protein solubility problems

Malcolm M. Campbell malcolm.campbell at plants.ox.ac.uk
Thu Feb 20 09:52:31 EST 1997


We are working with a recombinant plant protein that is a myb
transcription factor. We have the protein expressed in E. coli (using
Novagen pET-30c vector), and are attempting to purify it using
Ni-affinity, then cut the tags off with enterokinase or thrombin, and
finally run crystallization trials for eventual x-ray crystallography. 
The protein is highly expressed, and is mostly (>90%) in the bacterial
pellet, probably in inclusion bodies and/or complexed with nucleic acids. 
I can purify (Ni-affinity) 5 mg or more from a 100 mL culture if I use
denaturing conditions (urea) and elute with low pH.  With non-denaturing
conditions (Na-phosphate buffer w/ sonication), I get ~0.2 mg from 100 mL
culture.  The imidazole elution does not seem to purify the protein as
well as pH in urea- there are numerous other bands.

My questions are these:
1. Since we want to use the protein for x-ray crystallography, is it
necessary to conduct purification, etc, under non-denaturing conditions?

2. Is there a method for getting more of the protein out in the soluble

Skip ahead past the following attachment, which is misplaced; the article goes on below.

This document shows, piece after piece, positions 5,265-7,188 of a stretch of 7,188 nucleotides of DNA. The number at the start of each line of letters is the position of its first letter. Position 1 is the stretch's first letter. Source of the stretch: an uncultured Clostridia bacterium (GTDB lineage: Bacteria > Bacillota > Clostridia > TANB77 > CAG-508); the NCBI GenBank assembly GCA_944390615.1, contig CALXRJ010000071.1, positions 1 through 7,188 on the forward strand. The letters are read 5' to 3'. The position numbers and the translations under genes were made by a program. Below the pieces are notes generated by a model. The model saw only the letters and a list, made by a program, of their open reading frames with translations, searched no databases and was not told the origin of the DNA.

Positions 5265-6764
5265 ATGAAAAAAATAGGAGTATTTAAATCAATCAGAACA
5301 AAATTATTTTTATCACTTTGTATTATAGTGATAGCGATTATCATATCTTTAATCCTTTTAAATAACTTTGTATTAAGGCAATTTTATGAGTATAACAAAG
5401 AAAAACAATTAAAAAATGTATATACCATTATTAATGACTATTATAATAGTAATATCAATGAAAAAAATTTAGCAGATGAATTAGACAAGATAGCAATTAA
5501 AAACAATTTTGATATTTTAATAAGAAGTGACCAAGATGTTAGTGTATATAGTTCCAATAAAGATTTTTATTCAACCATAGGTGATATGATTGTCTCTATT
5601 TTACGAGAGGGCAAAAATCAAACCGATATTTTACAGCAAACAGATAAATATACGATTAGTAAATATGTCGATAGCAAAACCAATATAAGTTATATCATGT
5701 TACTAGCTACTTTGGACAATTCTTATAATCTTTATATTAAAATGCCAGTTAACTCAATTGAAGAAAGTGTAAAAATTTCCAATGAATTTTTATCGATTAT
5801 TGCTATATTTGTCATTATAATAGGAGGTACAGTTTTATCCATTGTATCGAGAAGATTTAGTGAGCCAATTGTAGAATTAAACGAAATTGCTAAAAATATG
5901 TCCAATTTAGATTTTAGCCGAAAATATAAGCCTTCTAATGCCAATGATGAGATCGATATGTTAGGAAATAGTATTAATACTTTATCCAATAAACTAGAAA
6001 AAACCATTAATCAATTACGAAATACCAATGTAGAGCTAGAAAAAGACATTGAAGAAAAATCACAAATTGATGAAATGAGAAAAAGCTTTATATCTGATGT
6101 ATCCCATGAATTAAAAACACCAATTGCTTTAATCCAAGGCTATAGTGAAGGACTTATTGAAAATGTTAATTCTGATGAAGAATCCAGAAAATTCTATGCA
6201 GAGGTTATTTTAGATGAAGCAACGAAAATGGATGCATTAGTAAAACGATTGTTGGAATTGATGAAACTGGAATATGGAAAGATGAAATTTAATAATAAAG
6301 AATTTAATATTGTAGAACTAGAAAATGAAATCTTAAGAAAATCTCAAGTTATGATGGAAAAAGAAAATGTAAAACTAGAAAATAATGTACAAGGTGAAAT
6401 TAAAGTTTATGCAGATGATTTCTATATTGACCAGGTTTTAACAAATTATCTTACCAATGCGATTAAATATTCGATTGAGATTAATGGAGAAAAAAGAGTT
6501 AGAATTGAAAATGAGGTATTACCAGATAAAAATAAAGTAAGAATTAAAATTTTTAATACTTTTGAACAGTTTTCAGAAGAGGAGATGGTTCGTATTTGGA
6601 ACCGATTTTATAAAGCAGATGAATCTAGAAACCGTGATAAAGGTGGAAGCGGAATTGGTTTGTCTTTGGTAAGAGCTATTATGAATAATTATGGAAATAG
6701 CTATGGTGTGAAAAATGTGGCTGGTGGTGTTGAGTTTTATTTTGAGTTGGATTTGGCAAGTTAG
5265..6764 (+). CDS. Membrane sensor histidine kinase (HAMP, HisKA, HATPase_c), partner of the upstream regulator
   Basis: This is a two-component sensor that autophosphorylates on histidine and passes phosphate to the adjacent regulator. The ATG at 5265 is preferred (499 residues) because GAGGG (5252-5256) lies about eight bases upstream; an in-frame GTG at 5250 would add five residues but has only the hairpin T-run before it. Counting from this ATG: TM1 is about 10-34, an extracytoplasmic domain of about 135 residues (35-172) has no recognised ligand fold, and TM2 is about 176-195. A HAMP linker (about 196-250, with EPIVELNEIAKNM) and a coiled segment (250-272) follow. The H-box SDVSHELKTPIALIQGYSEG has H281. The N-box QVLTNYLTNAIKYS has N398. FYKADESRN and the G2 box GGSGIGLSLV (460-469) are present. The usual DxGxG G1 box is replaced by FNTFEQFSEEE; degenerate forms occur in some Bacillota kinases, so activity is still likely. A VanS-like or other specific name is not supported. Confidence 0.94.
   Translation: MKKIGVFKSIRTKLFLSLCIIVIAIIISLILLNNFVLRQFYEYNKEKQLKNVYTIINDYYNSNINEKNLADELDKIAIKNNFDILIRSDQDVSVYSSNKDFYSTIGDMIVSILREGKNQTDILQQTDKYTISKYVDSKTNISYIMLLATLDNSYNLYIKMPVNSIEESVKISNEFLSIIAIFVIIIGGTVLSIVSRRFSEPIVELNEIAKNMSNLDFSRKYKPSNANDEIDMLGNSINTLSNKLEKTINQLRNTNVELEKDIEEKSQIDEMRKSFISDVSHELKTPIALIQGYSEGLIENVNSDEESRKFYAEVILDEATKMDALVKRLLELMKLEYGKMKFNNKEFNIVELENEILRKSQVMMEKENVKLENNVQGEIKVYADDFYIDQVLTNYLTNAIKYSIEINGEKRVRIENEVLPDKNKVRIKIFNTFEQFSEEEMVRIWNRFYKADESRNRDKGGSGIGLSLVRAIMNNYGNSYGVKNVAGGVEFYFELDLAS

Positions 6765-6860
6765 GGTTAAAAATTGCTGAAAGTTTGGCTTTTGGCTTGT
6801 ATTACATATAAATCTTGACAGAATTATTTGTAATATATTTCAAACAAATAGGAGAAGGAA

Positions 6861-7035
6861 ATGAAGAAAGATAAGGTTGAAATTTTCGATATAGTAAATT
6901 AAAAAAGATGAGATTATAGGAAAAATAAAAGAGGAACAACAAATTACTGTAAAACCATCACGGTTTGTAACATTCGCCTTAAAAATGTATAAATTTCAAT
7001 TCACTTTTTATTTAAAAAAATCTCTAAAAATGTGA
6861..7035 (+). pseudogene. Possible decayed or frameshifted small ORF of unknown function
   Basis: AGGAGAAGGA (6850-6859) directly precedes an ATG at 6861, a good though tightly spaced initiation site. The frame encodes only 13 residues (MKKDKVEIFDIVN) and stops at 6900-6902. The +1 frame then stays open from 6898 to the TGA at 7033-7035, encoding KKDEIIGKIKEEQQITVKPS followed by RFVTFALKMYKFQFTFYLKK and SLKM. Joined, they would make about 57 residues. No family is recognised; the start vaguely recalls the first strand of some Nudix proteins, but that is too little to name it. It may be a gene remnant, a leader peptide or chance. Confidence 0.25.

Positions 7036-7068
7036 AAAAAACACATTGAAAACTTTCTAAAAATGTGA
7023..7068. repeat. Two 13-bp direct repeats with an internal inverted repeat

fraction, or removing it from the insoluble fraction while maintaining it
in non-denaturing conditions?
I have an article by Hoess, et al (Bio/technology 6:1214, 1988) describing
recovery of soluble recombinant proteins from inclusion bodies using
Q-sepharose ion exchange resin.  Is this method, or another one, commonly
used?

Thanks for any advice anyone can give.
Nancy A. Eckardt
Postdoctoral Researcher
University of Oxford
Department of Plant Sciences

-- 
Malcolm Campbell                 malcolm.campbell at plants.ox.ac.uk
Fibre Biotechnology Lab          44.1865.275135 (voice)
Department of Plant Sciences     44.1865.275074 (FAX)
University of Oxford
Oxford OX1 3RB, UK



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